I'd met Raj only the day before we started the Trek. He was assigned to me through an agency as the only guide available that knew the whole route from Jiri to Everest. The same way that Sir Edmund Hillary took when he and Tenzing Norgay became the first people to summit the highest mountain on earth. On the second day into the trip Raj asked me "Why did you decide to do this trail in Monsoon season??" and I replied "I didn't know it was monsoon season. Raj said "It will rain every day and be very hard.. maybe we should go back!" and I laughed and said "no.. I think we'll keep going." This trek was the most intense hike I've ever done in my life. It rained every day for 20 days and we only saw the Himalayan mountains for a 5 hour period one morning on the 18th day of the trek.
Shida. He wanted some food so I gave him a pack of peanuts I'd stolen from the plane. He was a leper but it never occured to me that I shouldn't hand him the peanuts directly. I reached out and he stepped back, held out his little wooden pot, and I dropped the peanuts inside.
Since this trail is only done by about 300 tourists a year, and rarely in monsoon season the kids were very curious about me :)
The welcome gates are built my the Maoist Rebels in many of the villages on the trail. I will refrain from posting any pictures of Maoist Rebels on this site because I dont want to put the families of the rebels at risk from the army. The red welcome gate was demolished by the army troups less than half an hour after we took this picture. The Rebels will rebuild it as soon as the army leaves or is defeated in combat.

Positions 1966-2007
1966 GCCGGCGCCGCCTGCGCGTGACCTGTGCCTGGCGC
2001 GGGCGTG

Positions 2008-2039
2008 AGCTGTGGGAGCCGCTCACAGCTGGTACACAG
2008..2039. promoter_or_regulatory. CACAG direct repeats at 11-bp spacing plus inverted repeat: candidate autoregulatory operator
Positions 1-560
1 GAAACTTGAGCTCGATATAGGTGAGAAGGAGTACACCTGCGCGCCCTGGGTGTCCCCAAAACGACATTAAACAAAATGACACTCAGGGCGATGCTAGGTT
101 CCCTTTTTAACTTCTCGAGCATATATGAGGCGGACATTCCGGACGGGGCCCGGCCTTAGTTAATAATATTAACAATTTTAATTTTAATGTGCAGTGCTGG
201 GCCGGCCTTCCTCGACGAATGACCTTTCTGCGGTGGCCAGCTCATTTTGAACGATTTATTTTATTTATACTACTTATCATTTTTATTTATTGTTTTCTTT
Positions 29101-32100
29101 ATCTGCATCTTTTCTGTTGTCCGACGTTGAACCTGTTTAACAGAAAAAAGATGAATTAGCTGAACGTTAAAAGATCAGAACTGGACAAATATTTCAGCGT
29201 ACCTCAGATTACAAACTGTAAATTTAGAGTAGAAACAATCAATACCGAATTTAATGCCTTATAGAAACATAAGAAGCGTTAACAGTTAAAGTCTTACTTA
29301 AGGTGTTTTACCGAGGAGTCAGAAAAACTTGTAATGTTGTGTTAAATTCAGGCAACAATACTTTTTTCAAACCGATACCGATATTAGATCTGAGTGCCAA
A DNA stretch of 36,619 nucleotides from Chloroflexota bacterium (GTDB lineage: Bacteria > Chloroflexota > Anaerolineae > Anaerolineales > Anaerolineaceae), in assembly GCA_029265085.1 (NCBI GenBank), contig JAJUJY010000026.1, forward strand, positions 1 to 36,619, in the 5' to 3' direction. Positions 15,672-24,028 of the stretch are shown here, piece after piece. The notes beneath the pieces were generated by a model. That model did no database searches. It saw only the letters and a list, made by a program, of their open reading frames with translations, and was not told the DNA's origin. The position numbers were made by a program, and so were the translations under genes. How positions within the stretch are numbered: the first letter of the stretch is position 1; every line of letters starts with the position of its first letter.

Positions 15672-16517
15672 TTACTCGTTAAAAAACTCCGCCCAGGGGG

Women in Nepal are TOUGH compared to their white counterparts.
Raj and I ate boiled potatoes whenever we found someone that was willing to sell some. They were SUCH a treat after hiking in the rain for hours. Especially with the hot sauces provided =D
Since there are no roads in this area of Nepal, the people must carry their supplies for days to get back to their village. Even the kids carry heavy packs.
This is the biggest load I've ever seen a porter carry. Professional porters get paid per kilogram and the porter said that his pack was 100 kilos (220 pounds!). The porter himself didn't weigh much over 100 pounds. I've never seen stronger people in my life.
The people in this area are of tibetan descent. Many tibetans fled to Nepal during Mao Tse Tung's rule in China.
Raj had a knack for bargaining a meal from any house we happen to be passing by when hungry. These kids ate twice as much as I did for breakfast. What you see in the picture is only their FIRST helping. They had 2 plates of rice each and 2 bowls of lentil soup.
Nepalis eat just like me.. LOTS. Some of the porters can eat 5-7 plates of rice, potatoes, and lentil soup. One night Raj ate 3 and I tried to beat him. I felt sick after 2 plates.
Lamjura Pass. The highest point on the trail so far. 2 weeks before we got there a plane crashed into the pass because it's at such a high altitude and there was so much cloud cover the plane didn't see it. There were no survivors. http://www.nepalnews.com.np/archive/2004/may/arc_may04_27.htm#8
After Lamjura Pass there was a beautiful tall forest and the trail went under a canopy of unbelievable height. It started raining and Raj, even though he had a rainsuit, prefered to walk with a piece of plastic covering himself.
High altitude tree.
Village in a beautiful valley. We stayed there that night.
River from high altitude.
We had to cross many many bridges but this was by far the longest.